“Moment” themed room at “New Discovery of Travel” exhibition at Culture Station Seoul 284. (Kim Jan-dee / Culture Station Seoul 284)
As COVID-19 has shut down travel across the globe, Culture Station Seoul 284’s “New Discovery of Travel” exhibition attempts to answer the question, “Why do we travel?”
The “New Discovery of Travel,” which was scheduled for June 23 to Aug. 8, will be shown online starting from the second week of July instead, according to the organizer, as the former train station-turned-cultural space was closed down due to the spread of COVID-19. Scheduled performances, talk sessions and recitals will be performed without an audience and shown online.
“I imagine ‘travel’ was one of the most thought about word as people practiced social distancing and felt like they had lost normal lives,” said Kim Tae-hoon, director of Culture Station Seoul 284. “I hope the ‘New Discovery of Travel’ can make people remember, once again, the travels they have taken and let people explore new ways of traveling, which seems more precious now that we can’t go.”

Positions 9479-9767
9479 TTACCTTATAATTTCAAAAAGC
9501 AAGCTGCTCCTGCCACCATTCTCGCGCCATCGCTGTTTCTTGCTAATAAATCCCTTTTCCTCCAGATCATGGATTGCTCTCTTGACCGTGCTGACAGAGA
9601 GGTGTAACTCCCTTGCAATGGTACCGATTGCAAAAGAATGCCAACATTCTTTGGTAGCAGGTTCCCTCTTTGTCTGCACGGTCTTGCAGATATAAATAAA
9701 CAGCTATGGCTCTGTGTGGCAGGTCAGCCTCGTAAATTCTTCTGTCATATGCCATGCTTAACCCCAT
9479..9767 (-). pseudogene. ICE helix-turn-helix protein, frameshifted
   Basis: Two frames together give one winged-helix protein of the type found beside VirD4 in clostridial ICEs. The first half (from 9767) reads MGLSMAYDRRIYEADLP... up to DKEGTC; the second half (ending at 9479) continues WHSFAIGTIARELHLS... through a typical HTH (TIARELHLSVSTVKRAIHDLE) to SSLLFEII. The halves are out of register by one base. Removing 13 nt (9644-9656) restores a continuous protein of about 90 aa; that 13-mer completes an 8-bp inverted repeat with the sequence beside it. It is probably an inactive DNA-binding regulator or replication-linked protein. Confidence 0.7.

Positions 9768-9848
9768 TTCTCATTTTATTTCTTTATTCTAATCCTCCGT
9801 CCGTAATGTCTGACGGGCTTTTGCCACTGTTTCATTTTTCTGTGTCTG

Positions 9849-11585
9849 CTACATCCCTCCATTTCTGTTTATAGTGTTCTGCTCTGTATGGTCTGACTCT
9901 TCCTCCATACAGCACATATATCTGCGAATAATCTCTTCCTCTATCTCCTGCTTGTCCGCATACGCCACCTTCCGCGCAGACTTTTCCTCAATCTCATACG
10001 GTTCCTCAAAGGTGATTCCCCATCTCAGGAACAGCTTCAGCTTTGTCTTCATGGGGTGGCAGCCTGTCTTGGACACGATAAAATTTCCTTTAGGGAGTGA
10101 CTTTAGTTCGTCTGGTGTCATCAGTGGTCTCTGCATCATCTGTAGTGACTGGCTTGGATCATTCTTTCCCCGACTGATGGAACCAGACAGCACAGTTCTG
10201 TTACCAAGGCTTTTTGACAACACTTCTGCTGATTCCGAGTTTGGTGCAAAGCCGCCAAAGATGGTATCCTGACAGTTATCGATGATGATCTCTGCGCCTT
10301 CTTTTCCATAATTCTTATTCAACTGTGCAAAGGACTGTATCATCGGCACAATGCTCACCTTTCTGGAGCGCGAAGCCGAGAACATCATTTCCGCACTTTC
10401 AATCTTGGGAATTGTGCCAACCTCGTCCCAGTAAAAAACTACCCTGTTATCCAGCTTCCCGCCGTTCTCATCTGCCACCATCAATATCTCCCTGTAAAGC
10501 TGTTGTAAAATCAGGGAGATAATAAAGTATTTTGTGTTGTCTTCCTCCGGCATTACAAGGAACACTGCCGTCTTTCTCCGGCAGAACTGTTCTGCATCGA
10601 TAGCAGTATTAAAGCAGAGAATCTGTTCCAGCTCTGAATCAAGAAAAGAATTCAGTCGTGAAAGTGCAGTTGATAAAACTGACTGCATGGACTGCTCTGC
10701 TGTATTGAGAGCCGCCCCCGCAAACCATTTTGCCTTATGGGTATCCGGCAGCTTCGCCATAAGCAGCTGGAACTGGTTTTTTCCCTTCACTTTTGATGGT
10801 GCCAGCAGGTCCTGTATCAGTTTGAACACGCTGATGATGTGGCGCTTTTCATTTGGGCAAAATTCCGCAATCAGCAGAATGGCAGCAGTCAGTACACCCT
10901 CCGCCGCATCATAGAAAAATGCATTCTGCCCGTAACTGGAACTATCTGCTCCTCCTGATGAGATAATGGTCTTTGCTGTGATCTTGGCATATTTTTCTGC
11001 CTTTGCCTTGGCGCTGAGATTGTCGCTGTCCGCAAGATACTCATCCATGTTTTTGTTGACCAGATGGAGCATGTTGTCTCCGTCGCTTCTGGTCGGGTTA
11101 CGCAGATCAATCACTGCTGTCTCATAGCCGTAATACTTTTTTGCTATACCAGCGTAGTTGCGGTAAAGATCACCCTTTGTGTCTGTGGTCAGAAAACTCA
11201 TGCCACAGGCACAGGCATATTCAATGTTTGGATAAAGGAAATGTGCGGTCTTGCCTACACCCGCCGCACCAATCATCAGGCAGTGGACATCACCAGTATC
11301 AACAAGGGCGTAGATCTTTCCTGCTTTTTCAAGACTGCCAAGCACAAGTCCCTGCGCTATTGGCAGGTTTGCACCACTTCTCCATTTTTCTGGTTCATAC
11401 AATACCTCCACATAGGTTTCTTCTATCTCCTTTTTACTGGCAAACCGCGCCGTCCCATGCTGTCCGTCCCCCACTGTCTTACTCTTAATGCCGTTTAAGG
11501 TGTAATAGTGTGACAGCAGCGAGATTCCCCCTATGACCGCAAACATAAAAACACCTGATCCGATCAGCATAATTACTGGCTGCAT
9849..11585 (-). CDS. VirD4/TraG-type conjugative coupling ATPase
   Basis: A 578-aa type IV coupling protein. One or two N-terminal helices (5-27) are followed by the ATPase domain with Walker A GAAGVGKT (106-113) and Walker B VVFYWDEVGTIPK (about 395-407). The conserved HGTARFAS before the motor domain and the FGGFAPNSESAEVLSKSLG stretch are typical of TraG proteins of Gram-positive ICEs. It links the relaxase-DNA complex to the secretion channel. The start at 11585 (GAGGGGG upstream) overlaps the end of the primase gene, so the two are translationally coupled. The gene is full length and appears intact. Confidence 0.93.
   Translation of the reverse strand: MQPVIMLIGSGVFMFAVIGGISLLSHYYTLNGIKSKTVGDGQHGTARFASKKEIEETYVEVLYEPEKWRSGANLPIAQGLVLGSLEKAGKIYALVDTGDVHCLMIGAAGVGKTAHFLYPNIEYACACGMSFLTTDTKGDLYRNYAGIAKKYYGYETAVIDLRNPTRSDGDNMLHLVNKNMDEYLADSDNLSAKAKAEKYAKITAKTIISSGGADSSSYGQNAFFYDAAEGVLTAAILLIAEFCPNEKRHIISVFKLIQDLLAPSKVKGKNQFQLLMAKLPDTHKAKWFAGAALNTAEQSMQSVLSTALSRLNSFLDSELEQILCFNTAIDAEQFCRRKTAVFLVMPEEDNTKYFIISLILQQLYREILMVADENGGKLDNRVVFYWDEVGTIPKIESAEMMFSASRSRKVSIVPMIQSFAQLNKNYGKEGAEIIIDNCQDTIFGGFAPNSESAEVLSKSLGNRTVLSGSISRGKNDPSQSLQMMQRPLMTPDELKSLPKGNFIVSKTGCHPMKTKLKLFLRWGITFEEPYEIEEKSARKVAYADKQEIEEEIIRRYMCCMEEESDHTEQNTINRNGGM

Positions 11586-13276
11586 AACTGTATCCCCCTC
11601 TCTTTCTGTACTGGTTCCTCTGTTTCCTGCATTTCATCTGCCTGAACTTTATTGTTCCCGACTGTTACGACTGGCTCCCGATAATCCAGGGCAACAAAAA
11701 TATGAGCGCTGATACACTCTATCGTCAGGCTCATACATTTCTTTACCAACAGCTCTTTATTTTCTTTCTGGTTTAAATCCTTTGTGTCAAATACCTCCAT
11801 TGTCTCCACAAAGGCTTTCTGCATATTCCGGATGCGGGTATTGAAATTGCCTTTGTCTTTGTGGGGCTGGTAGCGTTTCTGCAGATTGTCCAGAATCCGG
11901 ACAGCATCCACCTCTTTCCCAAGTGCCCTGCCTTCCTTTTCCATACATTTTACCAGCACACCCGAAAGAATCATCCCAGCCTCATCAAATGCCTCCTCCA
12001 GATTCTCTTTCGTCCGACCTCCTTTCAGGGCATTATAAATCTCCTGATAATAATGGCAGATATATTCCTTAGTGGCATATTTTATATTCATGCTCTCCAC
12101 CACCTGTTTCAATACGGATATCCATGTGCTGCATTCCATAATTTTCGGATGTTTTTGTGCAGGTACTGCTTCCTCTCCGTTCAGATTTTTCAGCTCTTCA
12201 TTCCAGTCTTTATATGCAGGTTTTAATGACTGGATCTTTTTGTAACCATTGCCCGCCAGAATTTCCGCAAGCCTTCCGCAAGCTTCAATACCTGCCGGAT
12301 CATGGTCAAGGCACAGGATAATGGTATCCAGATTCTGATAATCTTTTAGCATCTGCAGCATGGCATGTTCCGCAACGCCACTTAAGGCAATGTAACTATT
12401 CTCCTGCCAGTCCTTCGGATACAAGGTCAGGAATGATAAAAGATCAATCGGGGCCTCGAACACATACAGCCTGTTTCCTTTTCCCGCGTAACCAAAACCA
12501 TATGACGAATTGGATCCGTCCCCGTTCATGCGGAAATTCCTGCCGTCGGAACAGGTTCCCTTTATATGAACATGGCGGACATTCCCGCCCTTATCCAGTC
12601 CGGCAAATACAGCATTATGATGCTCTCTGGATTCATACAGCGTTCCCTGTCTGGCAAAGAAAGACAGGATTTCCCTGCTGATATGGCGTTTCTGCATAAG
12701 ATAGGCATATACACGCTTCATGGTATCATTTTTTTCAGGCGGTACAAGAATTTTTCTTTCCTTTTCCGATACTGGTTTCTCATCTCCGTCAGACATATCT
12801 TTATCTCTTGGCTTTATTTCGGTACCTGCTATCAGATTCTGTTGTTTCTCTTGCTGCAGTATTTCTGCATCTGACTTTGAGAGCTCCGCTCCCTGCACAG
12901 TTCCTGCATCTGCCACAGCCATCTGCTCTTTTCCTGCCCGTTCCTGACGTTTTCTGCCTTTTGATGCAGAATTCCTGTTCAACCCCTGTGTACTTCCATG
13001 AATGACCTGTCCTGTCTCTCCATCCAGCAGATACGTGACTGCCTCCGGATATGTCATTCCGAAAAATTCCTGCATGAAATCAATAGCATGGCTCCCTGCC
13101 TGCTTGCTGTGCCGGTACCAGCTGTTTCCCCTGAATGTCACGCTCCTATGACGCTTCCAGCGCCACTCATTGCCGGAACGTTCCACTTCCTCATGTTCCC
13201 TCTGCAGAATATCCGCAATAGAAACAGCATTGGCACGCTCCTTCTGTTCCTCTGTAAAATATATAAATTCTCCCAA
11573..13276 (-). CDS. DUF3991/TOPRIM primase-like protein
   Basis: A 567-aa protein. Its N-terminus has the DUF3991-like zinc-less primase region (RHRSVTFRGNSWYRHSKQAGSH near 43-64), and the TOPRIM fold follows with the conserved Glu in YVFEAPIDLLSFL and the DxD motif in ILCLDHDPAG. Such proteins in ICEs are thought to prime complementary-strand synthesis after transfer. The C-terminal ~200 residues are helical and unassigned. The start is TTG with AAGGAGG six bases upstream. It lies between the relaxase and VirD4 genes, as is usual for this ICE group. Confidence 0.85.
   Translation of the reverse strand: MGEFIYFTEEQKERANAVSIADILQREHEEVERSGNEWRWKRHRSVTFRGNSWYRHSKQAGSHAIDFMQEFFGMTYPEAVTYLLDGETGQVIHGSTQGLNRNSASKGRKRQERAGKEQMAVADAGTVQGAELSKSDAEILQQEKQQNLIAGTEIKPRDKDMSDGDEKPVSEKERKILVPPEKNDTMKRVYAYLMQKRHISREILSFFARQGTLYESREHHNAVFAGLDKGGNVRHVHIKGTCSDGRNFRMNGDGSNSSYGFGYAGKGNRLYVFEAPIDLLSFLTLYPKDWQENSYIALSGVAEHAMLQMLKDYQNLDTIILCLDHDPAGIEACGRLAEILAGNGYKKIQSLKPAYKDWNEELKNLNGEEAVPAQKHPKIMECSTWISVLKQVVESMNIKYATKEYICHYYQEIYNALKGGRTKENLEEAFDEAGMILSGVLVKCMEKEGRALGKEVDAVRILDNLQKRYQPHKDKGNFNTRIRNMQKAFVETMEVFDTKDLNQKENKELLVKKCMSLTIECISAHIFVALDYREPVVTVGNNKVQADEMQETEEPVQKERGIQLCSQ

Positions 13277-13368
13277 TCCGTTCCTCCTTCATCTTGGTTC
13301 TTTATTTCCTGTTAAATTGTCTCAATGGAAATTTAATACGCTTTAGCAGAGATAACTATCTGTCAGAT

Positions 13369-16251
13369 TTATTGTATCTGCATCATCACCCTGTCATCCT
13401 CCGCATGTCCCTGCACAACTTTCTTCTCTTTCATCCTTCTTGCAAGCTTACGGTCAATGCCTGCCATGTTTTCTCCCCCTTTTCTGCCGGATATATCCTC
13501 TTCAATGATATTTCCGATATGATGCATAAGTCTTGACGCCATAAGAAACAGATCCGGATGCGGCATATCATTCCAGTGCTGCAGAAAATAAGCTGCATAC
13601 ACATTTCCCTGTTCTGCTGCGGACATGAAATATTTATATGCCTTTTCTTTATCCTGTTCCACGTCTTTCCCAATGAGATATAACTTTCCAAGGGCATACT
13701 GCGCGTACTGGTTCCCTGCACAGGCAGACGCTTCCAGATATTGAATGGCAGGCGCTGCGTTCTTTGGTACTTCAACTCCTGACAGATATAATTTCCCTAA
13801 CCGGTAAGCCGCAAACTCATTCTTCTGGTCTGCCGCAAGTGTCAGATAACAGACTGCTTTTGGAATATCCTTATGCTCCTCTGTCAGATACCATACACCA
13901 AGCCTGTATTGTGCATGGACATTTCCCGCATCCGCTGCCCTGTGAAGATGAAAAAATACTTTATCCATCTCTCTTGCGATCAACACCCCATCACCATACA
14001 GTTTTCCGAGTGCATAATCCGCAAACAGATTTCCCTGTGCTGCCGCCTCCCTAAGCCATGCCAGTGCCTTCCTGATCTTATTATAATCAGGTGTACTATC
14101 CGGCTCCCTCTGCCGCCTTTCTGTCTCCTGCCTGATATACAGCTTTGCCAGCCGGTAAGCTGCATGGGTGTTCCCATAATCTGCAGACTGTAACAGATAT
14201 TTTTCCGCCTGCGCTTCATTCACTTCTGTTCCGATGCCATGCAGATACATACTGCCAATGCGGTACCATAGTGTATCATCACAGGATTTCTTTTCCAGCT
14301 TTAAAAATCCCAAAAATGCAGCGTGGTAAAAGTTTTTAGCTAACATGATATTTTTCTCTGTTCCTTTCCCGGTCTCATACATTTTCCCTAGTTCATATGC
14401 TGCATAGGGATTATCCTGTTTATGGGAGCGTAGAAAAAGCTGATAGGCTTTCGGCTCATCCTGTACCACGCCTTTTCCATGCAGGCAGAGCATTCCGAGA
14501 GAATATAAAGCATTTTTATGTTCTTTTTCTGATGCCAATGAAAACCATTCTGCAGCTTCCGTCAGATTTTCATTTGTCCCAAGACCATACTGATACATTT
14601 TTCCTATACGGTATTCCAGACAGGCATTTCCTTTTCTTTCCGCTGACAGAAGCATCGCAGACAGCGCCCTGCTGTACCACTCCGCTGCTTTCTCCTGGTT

The exhibition, which is divided into seven sections with different themes, starts from the main hall with the theme of “moment.” The moment when travelers meet nature is presented in different forms using diverse media art that target the various senses, including sound, smell and sight. While the visual and aural aspects of the exhibition can be experienced online, the olfactory aspect of travel will be only available if the facility opens.
Suitcases filled with books are on exhibition at Culture Station Seoul 284. (Kim Jan-dee / Culture Station Seoul 284)
In the third section of the exhibition titled “meeting,” travel director Ko Jae-yeol features a “suitcase library.” By filling suitcases with books, CDs and DVDs, people present their personal tastes. As times have changed from an era of solo lunches or solo drinking to an era of voluntary self-isolation, the exhibit hopes to give meaning to travel as a way to share personal tastes, creating networks and communities. The “suitcase library” is also a way to donate books to share with different cultures.
Numerous virtual reality exhibitions, drawings and installation art pieces are on display, including photos and stories of 24 small train stations in Korea. The exhibition will be available until Aug. 8, but could be extended depending on the COVID-19 situation, according to a Culture Station Seoul 284 official.
By Lim Jang-won (firstname.lastname@example.org)